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How Can You Afford To Rebuild Your Business After A Natural Disaster?

Regardless of where in the U.S. your business is located, it is likely at least somewhat vulnerable to one or more natural disasters. From wildfires to hurricanes and tornadoes or even earthquakes, there are very few parts of the country where residents are mostly immune to large-scale damage. While insurance can help cover some of the costs inherent in restoring your real estate and replacing your inventory, it won't always cover all the costs associated with reopening your business. How can you finance the rebuilding of your business after it suffers damage from an environmental disaster? Read on to learn more about some of your options.  

Federal emergency grants 

When the federal government declares a "state of emergency" in a certain location (such as after a fire, flood, or hurricane), this designation can often open up available funds to you and other residents who need assistance to rebuild. For example, after Hurricane Katrina devastated parts of New Orleans and the Gulf Coast, federal agencies helped provide grants and loans to businesses seeking to reopen and revitalize the local community.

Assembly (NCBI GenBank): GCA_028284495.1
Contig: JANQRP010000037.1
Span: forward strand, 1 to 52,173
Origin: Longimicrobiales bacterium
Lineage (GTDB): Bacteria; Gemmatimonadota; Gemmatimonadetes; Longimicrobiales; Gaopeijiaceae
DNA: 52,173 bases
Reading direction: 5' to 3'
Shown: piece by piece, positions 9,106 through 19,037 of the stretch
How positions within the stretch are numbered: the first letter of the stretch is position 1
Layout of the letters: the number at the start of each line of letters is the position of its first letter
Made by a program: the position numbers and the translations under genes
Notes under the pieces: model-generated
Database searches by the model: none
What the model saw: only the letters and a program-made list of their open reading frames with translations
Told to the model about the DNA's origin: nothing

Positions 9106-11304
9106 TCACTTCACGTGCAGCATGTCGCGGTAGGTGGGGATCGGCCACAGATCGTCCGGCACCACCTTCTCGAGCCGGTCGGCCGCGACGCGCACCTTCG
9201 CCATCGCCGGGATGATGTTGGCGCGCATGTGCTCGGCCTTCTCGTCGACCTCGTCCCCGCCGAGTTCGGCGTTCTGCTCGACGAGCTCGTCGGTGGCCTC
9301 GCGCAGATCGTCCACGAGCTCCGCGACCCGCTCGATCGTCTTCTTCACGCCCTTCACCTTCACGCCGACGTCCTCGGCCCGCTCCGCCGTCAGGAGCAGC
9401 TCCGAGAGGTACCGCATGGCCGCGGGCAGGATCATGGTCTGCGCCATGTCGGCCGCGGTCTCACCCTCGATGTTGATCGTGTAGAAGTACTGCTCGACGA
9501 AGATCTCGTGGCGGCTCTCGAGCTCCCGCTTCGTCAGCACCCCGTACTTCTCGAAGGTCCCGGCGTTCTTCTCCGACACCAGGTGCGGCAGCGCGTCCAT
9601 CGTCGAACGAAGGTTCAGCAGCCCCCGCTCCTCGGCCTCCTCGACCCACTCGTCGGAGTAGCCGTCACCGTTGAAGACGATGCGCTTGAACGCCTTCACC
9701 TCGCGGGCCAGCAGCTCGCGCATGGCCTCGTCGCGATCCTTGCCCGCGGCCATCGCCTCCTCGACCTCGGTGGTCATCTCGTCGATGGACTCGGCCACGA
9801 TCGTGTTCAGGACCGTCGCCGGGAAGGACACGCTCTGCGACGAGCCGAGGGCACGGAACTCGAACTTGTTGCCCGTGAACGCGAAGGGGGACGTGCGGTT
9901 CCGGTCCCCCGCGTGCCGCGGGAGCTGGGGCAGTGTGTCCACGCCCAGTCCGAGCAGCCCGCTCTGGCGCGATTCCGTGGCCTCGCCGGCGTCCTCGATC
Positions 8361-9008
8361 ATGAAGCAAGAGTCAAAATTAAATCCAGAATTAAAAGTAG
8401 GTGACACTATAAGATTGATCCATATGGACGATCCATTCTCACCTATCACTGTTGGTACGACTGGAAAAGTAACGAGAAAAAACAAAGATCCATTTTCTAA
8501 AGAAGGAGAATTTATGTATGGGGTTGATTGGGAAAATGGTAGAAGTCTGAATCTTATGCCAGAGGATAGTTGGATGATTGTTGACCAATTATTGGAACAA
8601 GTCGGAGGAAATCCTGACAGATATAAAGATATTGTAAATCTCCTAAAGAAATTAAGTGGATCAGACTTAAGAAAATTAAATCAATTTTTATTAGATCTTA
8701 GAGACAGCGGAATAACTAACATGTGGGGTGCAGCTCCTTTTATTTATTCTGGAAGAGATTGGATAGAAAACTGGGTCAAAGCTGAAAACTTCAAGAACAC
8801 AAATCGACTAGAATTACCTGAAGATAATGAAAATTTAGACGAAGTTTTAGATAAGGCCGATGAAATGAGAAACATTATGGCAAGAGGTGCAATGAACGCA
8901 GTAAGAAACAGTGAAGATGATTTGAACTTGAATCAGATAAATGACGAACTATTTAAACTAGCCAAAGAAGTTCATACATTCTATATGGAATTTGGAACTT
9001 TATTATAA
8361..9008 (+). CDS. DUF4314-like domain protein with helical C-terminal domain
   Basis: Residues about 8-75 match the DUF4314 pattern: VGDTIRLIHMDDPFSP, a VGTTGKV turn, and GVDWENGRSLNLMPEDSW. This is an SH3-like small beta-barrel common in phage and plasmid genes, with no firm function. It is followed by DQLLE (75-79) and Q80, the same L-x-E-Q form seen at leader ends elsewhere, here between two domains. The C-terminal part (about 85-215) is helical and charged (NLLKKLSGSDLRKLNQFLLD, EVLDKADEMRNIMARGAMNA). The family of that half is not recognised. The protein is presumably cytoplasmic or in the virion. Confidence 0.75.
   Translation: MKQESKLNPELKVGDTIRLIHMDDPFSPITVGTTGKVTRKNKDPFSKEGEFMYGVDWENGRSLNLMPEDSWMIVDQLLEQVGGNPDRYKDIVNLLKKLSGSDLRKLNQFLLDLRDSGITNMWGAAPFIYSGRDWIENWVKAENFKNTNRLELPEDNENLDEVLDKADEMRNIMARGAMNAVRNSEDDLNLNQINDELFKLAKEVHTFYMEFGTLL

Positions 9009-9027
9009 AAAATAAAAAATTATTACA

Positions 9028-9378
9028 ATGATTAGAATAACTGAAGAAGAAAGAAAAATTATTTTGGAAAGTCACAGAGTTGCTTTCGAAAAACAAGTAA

If the disaster that leveled your business caused additional damage elsewhere, you may be able to qualify for forgivable loans or grants that can help you get back on your feet without dipping into your own pocket. You'll likely want to seek the assistance of a grant writer or other individual familiar with the federal government's grant process who can give you more information about the process.

Small Business Association (SBA) backed loans

Although the SBA doesn't act as a lender itself, this government-backed organization guarantees loans made to approved borrowers, helping these borrowers secure favorable interest rates and maximum loan amounts they might not be able to qualify for on their own. Most SBA loans are used to start or remodel a business, but certain loans -- deemed "economic injury loans" -- are available to those who are trying to recover from a disaster that has left their business temporarily closed or in need of repairs.

By obtaining an economic injury loan, you'll be able to do everything from pay for needed repairs and replace damaged inventory to even paying your own household bills if you've fallen behind due to your recent lack of business income. Although you'll be required to pay this loan back (unlike some of the grants you may receive), the interest rates and terms of SBA loans are generally much better than those of your other options.